The Staatsoper Unter den Linden has a unique programme of concerts and operas, which ranges from Baroque operas in historical performance practice to the central works of the classical, romantic and modern opera literature to the realisation of premieres by contemporary composers. The performances are of the highest musical quality, something guaranteed by the presence of Daniel Barenboim as the general music director and by renowned guest conductors, a house ensemble of first-rate singers augmented by internationally known stars, and, not least, by the Berlin Staatskapelle. The productions reflect a commitment to these works from a modern perspective; they challenge conventional viewing habits, while remaining true to the spirit of the work.
During the urgently necessary renovation of the entire Staatsoper Unter den Linden, which began in 2010, the Schiller Theater in Berlin-Charlottenburg will serve the ensemble as an alternative venue from October 2010 until summer 2014. The repertoire will be performed there with the same commitment high artistic standard as in Berlin-Mitte.
Teatro Real, Madrid
National Theater, Munich
Teatro Regio di Parma
The Teatro Regio (Royal Theatre) opened in 1829, after a very long and rich theatrical and musical history in this culturally ebullient town.
The theatre was connected by aerial passages to the Duke’s Palace so as to enable the Dukes to move in safety, without the need for escorts, from their private residence to the church of S.Alessandro to the Riserva Palace and to the theatre itself, a sign of prestige probably inspired by the aerial passage of the Uffizi Galleries in Florence.
The first decades of the Nineteenth century saw the repertoire of Teatro Regio in “triad” of “bel canto”: Rossini, Bellini and Donizetti. From 1850 on comes Verdi into the repertoire, who, only few years after the consecration of the three most popular composers single-handedly became the most important and represented Italian composer in the world. In the following years, there was the introduction of names and music in Italy such as Meyerbeer, Gounod, Halèvy, Flotow, Bizet, Gomes, Massenet, Thomas, Saint-Saèns and finally Wagner.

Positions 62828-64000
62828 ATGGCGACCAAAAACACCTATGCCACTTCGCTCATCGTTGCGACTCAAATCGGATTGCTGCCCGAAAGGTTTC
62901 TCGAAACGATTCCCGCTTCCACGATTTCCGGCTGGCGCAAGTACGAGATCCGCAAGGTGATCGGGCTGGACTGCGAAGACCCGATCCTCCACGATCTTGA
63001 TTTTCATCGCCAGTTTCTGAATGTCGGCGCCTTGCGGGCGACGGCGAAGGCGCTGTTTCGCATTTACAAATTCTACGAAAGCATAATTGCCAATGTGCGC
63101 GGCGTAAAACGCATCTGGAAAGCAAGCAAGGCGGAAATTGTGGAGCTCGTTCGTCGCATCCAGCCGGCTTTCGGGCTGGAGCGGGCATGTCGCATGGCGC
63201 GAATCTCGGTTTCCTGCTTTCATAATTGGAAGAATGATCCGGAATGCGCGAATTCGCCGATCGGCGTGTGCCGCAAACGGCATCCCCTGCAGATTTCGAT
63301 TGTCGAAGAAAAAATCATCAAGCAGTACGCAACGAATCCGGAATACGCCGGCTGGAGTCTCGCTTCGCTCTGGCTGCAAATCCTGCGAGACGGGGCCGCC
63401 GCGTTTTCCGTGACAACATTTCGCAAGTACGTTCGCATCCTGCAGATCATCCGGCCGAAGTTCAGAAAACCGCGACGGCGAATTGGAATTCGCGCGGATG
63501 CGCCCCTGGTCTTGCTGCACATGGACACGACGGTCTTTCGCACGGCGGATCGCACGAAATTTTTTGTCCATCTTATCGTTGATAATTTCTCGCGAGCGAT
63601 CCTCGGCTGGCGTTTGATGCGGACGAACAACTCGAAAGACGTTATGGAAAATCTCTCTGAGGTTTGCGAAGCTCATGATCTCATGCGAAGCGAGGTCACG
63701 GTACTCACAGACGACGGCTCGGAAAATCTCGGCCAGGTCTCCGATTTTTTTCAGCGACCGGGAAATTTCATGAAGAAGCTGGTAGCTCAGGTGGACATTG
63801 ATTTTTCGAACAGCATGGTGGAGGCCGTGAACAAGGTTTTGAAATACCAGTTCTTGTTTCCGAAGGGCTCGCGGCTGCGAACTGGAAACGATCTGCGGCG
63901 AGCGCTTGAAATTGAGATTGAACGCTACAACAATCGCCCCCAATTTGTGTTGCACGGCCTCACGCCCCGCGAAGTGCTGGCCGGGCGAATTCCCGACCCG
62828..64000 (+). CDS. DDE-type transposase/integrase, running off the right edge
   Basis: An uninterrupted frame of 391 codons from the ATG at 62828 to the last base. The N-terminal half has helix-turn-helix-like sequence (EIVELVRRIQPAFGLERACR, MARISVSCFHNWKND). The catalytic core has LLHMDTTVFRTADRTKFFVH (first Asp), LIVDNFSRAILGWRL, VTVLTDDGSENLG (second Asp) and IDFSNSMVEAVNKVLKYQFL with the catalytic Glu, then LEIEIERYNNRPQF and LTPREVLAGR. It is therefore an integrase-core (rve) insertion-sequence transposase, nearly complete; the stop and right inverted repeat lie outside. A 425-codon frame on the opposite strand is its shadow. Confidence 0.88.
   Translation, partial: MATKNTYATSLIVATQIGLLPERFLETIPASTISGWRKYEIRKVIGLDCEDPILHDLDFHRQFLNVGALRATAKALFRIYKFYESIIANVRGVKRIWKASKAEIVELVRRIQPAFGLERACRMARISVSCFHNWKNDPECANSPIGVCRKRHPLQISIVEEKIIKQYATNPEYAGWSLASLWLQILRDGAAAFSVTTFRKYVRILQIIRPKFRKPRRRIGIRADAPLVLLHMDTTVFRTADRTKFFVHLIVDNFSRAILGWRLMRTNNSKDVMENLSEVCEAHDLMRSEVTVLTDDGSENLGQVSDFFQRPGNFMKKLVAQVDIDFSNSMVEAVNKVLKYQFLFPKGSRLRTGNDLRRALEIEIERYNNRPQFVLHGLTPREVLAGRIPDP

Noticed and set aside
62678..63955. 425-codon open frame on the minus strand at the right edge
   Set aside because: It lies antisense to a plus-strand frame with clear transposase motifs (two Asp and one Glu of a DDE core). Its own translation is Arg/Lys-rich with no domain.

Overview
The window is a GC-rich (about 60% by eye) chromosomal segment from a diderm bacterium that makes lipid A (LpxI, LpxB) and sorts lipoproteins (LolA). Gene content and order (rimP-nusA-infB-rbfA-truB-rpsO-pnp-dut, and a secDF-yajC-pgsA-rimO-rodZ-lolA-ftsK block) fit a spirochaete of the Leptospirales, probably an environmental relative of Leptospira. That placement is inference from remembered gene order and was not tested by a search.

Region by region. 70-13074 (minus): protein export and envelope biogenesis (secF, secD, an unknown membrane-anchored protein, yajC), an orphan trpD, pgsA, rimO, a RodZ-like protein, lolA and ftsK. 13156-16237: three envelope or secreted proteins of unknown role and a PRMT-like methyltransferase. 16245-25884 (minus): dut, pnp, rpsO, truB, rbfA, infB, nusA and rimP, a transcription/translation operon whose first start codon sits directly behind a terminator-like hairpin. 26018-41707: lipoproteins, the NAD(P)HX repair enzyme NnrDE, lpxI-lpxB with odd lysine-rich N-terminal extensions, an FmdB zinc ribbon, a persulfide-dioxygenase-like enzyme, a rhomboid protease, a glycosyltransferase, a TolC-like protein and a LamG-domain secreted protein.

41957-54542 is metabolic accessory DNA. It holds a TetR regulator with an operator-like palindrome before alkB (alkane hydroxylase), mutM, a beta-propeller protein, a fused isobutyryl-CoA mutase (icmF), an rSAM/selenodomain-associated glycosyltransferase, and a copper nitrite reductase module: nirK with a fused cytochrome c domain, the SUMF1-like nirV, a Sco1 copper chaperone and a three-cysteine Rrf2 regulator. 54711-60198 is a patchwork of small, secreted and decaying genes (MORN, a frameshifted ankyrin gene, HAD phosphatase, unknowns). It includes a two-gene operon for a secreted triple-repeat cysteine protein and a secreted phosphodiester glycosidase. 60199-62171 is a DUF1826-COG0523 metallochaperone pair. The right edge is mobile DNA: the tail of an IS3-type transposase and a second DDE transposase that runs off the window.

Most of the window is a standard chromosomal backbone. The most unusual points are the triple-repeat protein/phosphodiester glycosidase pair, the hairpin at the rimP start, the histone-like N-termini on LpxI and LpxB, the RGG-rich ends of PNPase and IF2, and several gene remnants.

In the 20th century the Teatro Regio began to live what was and still is the life of a theatre and it is considered as being the only theatre in the province which can compete with the great lyrical establishments in terms of notoriety, quality of scenery and staging, famous artists, number and competence of the audience.
Nowadays, the Teatro Regio confirms its inexhaustible vitality by reaffirming itself to be the most important theatre in the “traditional” classification and in spite of the existence of opera theatres which are much more favoured by legislation in terms of economic possibilities it often rivals them victoriously in the hearts of those who feel a great passion for the opera thanks to its worldwide fame and the quality of its performances. On its stage the greatest singers of the last few years: Alfredo Kraus, Josè Carreras, Katia Ricciarelli, Renato Bruson, Raina Kabaivanska, Cesare Siepi, Boris Christoff and Barbara Hendricks.
The extraordinary activity on the stage of the Regio is beautifully matched by the position the theatre has always had: The Teatro Regio is the heart of Parma, geographically, culturally and sentimentally.
Teatro Regio Torino
The «Teatro Regio» of Torino, built in the record time of two years, was inaugurated on December 26th 1740 with Arsace by Francesco Feo. It immediately became an international reference point because of its capacity – about 2,500 seats among the stalls and the five tiers of boxes –, the magnificent decorations in the auditorium with the vault painted by Sebastiano Galeotti, the impressive scenes and the technical equipment, as well as the quality of the performances.